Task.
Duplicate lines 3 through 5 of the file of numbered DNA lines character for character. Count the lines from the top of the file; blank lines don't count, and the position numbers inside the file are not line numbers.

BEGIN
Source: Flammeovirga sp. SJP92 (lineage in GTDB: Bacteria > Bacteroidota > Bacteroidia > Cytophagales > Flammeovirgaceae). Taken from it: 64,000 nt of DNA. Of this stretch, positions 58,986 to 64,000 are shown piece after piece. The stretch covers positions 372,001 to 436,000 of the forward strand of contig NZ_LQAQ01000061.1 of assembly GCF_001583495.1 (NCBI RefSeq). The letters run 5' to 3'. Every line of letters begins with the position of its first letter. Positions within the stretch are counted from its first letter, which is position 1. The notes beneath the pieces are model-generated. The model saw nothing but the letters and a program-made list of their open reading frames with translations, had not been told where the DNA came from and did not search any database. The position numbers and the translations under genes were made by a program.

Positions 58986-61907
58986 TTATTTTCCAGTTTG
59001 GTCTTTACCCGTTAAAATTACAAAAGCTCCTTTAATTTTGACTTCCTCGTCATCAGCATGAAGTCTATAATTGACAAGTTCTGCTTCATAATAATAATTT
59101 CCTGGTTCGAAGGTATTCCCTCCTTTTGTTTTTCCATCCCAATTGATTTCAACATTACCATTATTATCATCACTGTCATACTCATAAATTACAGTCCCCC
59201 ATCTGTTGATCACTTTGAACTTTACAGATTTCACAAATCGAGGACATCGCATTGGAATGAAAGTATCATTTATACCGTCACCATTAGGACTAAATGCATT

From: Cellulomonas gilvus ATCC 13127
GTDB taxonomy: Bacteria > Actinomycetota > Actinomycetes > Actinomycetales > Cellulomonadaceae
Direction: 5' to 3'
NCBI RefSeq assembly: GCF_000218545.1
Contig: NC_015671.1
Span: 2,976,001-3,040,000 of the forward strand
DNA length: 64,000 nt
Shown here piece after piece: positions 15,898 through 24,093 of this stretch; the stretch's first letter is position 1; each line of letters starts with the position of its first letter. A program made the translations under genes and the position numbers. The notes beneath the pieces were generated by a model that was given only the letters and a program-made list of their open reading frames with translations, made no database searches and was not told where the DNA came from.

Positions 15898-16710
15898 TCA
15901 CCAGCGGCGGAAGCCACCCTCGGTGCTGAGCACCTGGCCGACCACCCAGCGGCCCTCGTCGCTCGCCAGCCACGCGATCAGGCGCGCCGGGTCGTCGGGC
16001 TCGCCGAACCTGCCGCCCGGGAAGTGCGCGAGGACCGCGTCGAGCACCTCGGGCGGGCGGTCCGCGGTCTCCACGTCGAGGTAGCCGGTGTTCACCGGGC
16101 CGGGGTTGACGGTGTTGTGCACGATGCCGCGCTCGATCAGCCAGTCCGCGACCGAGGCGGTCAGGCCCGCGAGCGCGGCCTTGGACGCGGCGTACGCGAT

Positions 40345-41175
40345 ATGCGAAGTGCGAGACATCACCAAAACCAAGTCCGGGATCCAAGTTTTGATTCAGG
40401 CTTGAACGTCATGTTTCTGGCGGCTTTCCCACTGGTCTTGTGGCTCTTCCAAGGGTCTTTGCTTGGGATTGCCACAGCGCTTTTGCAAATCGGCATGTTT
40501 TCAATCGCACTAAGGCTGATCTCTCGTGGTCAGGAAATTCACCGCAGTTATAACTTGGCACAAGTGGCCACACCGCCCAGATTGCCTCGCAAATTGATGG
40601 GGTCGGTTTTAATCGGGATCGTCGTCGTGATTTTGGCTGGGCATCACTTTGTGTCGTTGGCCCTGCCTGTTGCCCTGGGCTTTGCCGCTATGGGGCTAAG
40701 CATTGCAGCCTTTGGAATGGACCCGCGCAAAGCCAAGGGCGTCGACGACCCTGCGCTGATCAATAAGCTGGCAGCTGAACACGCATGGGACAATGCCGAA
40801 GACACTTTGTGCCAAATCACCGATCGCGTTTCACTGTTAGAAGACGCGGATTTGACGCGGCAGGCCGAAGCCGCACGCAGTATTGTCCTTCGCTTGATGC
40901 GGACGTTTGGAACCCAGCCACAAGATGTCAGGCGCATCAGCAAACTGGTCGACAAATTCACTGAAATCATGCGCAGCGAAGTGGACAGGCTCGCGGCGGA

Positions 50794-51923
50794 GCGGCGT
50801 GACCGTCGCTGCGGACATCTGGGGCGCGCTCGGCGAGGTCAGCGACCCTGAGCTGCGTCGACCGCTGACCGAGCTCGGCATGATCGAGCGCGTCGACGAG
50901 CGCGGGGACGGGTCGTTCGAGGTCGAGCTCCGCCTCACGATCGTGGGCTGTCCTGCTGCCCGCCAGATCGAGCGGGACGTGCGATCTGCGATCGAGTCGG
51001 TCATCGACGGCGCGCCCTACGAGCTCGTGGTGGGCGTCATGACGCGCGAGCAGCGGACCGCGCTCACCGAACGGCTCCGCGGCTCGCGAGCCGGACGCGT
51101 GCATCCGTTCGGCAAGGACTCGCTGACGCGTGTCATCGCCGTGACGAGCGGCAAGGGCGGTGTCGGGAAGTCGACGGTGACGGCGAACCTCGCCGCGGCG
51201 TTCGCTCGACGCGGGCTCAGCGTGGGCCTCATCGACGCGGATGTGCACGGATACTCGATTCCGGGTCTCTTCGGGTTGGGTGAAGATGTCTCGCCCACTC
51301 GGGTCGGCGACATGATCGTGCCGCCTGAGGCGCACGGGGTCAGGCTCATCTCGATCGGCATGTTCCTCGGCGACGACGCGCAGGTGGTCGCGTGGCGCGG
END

58986 TTATTTTCCAGTTTG
59001 GTCTTTACCCGTTAAAATTACAAAAGCTCCTTTAATTTTGACTTCCTCGTCATCAGCATGAAGTCTATAATTGACAAGTTCTGCTTCATAATAATAATTT
59101 CCTGGTTCGAAGGTATTCCCTCCTTTTGTTTTTCCATCCCAATTGATTTCAACATTACCATTATTATCATCACTGTCATACTCATAAATTACAGTCCCCC